“When I leave high school, I feel like I’m going to have to learn so many things to be able to actually participate in political things and to get the full story and knowing if a certain source is credible or what information I should be using and shouldn’t be using.”

Striking in the voices of Santi and Daniel is an awareness of the requirements of healthy civic life in the digital age– that is, a world in which there is a need to decipher accurate information from misinformation to fully participate. This finding is similarly consonant with that of the aforementioned nationally representative YPP study, which found that 84% of youth felt that they and their friends would benefit from more instruction in this area.” (Hodgin, 2019, p. 7) Importantly, RPSD students recognized an educational need for support in gaining expertise in these areas of credible information use as it relates to civic learning and engagement.

Production and circulation

The diminished role of institutional gatekeepers in the digital age has afforded increased general access to the publication and circulation of information (Brock, 2013). Such increased access is a boon for the health of the American democracy. At the same time, to learn how to produce and circulate information ethically and civilly, young people need opportunities to learn how, for example, “to blog about a political issue, remix a political video and circulate it or produce a wiki of information resources” (Hodgin, 2019, p 7). Two items from the RPSD survey were particularly relevant indicators of this dimension of digital civic learning:

  • I have discussed how to effectively share my opinions on social or political issues online.

  • I have created and shared something on the internet related to a social or political issue.

Similarly here, the use of descriptive statistics was used to capture the means, standard deviations and percentage of student responses by frequency of opportunity to these items over the two years of survey administration.

The response patterns illustrated in Tables 4 and 5 above show that for the most part, students did not report experiencing the civic dimension of media literacy of producing and circulating civic and political media in their classes. As compared to the first dimension of judging credibility, this second dimension was found to be even less prevalent. That is, around two-thirds of students in both years reported “never” having a classroom-based opportunity to create or share something on the internet related to a social or political issue. Then, nearly half of students reported “never” to having a classroom-based opportunity to discuss how to effectively share their opinions about social or political issues online. Such low rates of opportunity matter to the extent that robust and equitable participation in democracy matters – given what is known about the increased chance of later civic participation as a function of performing participatory politics acts: “youths who engaged in at least one act of participatory politics were almost twice as likely to vote as those who did not” (Cohen et al., 2012).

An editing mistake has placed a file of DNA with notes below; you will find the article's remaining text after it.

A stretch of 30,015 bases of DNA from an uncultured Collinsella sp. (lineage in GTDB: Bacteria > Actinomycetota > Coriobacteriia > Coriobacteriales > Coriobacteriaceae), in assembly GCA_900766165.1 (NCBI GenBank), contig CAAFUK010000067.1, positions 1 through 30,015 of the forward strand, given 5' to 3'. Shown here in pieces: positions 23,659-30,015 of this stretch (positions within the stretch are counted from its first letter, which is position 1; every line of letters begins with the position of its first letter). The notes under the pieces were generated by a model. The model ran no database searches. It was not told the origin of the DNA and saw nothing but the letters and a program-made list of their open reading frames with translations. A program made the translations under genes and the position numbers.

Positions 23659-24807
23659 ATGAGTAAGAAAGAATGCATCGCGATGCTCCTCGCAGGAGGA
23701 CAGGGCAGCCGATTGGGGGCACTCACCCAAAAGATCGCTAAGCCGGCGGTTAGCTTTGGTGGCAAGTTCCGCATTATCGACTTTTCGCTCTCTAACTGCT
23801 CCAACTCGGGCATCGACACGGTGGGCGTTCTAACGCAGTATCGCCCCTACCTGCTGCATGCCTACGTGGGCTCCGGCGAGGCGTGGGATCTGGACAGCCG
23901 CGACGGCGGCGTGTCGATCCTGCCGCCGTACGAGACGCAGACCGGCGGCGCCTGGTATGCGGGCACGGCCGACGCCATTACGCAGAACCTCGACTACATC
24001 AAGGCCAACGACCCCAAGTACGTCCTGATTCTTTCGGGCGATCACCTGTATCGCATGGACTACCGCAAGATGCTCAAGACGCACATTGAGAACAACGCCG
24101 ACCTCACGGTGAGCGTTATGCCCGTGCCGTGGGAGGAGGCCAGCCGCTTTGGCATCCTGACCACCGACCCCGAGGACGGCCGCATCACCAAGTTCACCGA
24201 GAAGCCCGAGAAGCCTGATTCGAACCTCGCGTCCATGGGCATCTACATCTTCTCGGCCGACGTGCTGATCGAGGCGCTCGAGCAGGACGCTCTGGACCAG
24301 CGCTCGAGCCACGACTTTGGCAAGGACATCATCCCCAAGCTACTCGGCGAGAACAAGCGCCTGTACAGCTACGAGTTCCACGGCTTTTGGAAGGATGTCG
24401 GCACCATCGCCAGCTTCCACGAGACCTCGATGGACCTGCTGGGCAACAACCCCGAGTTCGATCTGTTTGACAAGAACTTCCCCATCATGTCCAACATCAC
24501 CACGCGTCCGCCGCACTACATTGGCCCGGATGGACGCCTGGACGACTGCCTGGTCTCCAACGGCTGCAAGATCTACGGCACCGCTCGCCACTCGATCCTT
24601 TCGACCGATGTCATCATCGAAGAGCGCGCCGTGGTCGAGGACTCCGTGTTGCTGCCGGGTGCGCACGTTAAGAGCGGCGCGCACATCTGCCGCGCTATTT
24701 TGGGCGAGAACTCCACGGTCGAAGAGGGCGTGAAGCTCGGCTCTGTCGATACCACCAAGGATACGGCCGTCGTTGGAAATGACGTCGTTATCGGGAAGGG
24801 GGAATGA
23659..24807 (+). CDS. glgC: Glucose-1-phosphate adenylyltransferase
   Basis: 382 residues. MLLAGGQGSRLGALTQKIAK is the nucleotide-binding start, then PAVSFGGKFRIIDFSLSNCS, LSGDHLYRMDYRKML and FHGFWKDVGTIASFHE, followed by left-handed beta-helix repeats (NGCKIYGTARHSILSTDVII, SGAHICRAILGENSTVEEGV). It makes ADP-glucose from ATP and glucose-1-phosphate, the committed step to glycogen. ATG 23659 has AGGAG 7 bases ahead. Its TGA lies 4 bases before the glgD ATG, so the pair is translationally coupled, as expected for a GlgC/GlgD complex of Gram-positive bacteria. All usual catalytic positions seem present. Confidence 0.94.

Analysis of group interview data also revealed students’ general lack of experience with producing and circulating social, civic and/or political information online. Across the six group interviews, the consensus from students was that they tended to play more of a consumption-over-production role when it comes to information. Interestingly, when asked about where students get their news or information, students overwhelmingly responded with various forms of social media (Instagram, Snapchat and Facebook, to a lesser extent). Yet when asked the follow-up question or if they used these platforms to generate or circulate media or carry out discussions themselves on civic, social or political issues of interest to them, nearly all of the students interviewed said no. The primary reasons given for this were related to the perceived bully-ish nature of the mediums, as well as the rapidity with which information put forth on digital media could be propelled, spread and saved. The following two student excerpts of the talk are illustrative of this pattern:

There are sometimes where I feel like I can’t exactly speak my mind on specific things because it’s definitely like, especially because of social media. Social media is so big like if one person says something, a thousand, thousands of people are going to agree just because it’s that one person that they look up to (Charlie, group interview #3).

“It’s a lot more toxic online, there’s no filter (other group interview students nod in agreement with this) […] There’s also no punishment” (McKinley, group interview #4).